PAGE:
Fans of Tom Clancy’s Rainbow Six Siege can rejoice, as Season One of Year Four has arrived - Operation Burnt Horizon - and with it come many changes to the iconic title. New operators, a new map and many balance changes have been introduced as part of the patch, but before we get into that there is one small change that should be praised.
Update size matters
How big is the Burnt Horizon update? Well, there was good news as it varied between 54gb and 38gb depending on your platform and came with a smidgen of witchcraft that meant you actually ended up with MORE space on your hard drive when it was installed, and that’s just great.
PC folk will need no convincing, but even playing on console these days is a constant battle to keep enough space on your hard drive. Publishers increasingly require you to download reams of data on to your console, with the disk acting as nothing more than a digital key, so the magic Ubisoft have worked with file compression is a welcome change to this writer at least, and anyone who likes to update their library on a regular basis.
Anyway, enough about that, let’s get into the nitty and the gritty of the new season, Operation Burnt Horizon.
Land Down Under - Australian rules
Before we get to the new operators, we should first explain the Burnt Horizon thing, and why this article has so many Men At Work references. R6S has decided this is to be the patch that introduces Australian special forces to the game, and as a result there is also a new, Aussie-themed map in the game known as Outback. Set in an abandoned service station, and with a ‘sprawling’ feel to the play area, this new map has the potential to become an instant classic in a game that already has a fair few tier one playgrounds.
Mozzie and Gridlock - Men At Work
As with every new Year or Season, the main excitement has come from the introduction of two new Operators, named Mozzie and Gridlock, who are members of the SASR Mobility Platoon. Each has their own unique kit, and introduces a new concept into the game too, in terms of the way their gadget interacts with the environment and other players. This has traditionally been problematic for Ubisoft, with characters like Lion and Dokkaebi attracting much fan ire with their ‘universal’ abilities that are viewed as low risk.
We’ll start with Mozzie, the defensive Operator, and it is immediately obvious this character will require you to think differently about Rainbow Six as an attacker. For his ability, Mozzie has a Launcher of sorts, but this is like nothing else in Siege. His tool launches what are known as ‘Pests’, tiny four-legged bots that can be used to target a single drone, or deployed into an area to prevent access by a drone. For those not in the know, ‘drones’ are attacking tools used to gather information, essentially cameras with wheels, and until this point they were exclusively limited to attacker use.
These pests give Mozzie the ability to capture attacking drones, and use them for his own purposes. While defenders do have options for gathering visual information, they have previously been limited to Echo’s drones when moving around the map, but this is a game changer. Not only do they now have the same ability as attackers, but players picking Mozzie also introduce doubt into the minds of their opponent, who can no longer take for granted the benign nature of the moving cameras.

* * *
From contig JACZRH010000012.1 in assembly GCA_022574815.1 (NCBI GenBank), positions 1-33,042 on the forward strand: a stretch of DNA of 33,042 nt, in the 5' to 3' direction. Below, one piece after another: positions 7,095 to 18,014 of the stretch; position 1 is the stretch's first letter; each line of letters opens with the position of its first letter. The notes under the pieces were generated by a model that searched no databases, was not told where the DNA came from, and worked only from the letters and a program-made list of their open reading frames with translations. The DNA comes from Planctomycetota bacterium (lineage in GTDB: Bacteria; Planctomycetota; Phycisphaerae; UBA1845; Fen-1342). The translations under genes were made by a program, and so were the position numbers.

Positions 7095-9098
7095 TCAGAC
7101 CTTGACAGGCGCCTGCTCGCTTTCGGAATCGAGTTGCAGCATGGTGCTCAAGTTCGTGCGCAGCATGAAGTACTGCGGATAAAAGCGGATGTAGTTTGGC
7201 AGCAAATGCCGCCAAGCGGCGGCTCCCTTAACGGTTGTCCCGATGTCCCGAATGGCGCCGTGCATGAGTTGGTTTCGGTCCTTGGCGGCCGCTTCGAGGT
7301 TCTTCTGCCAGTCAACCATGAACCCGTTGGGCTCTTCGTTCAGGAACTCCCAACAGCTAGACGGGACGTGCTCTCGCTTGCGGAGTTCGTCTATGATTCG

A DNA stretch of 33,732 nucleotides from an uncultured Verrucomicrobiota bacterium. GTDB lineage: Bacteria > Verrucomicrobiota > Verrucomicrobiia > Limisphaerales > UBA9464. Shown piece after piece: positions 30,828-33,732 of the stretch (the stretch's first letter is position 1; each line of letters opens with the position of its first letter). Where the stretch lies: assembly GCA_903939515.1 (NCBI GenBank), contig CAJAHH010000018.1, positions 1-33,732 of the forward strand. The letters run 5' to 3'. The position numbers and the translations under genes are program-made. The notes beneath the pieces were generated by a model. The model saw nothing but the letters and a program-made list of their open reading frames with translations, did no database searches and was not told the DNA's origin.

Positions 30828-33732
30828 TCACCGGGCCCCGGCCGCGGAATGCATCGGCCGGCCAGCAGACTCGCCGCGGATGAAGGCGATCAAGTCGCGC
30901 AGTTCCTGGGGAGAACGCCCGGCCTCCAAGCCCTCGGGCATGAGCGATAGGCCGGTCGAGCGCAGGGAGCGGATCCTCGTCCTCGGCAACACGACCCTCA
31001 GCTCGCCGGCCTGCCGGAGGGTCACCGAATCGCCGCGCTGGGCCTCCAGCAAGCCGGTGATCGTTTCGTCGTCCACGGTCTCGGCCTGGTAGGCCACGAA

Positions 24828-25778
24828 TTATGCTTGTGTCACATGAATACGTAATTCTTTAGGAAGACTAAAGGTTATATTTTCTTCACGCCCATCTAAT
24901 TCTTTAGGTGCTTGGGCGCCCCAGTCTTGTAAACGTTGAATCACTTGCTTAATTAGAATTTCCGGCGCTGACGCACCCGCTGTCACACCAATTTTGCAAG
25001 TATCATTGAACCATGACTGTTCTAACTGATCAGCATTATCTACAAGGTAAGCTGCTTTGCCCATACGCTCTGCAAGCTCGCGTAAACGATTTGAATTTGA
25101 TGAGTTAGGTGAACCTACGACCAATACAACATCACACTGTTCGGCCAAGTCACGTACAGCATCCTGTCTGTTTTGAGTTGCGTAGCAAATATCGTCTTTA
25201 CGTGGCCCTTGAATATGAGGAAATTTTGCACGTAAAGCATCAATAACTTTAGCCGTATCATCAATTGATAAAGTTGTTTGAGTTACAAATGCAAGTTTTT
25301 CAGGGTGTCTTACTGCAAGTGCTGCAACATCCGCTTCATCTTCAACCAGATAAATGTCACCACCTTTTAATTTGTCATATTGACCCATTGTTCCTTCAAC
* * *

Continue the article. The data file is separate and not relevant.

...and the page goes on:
This should lead to some very interesting interactions, and community favourite Beaulo has already made a video (above) showing how effective the new character can be in holding areas and allowing for well-timed peeks. How this evolves into competitive play will be fascinating to observe as well, with Ubisoft traditionally given new Operators time to bed in in casual before handing them over to the pros.
Spikey new friends
On the other side of the equation we have Gridlock, the new Attacking Operator, and she is immediately interesting from a playstyle point of view. Like Mozzie, she brings something new to the table, and to some extent even a new concept to Rainbow Six with the idea of attacking traps. Sure, we had Nomad already, but the way Gridlock works means new options for holding ground you’ve already taken, as well as clearing space or gathering information.
It’s time to run around the new maps likes kids let loose in a park
The new tools are known as ‘Trax Stingers’, which can be simply explained as spike strips for Rainbox Six. Carried on her person, Trax are hexagonal clusters of spikes that apparently cover uneven ground better than a straight mat. The trick is that once you’ve deployed your Stingers, they can replicate and spread out over a large area, allowing attackers to create an obstacle enemies either deal with, or take damage from.
Trax Stingers will be destroyed when shot or dealt impact or thermal damage, which of course reveals your position, and slow movement in the same was barbed wire will alongside damaging anyone who steps in them. In bomb or secure area they should be extremely valuable, and it will be really interesting to see what others uses for them professionals can come up before they hit the Pro League shelves.
For now, though, it’s time to run around the new maps likes kids let loose in a park, while Ubisoft look on with the concern of parents convinced their precious issue is moments away from going head first into a pile of dog dirt. With even professional players admitting they were burned out on the existing meta, and are waiting for the new year to start, this is an exciting time for Rainbow Six esports and casual play alike. AUSSIE AUSSIE AUSSIE!!!
Image credit: Ubisoft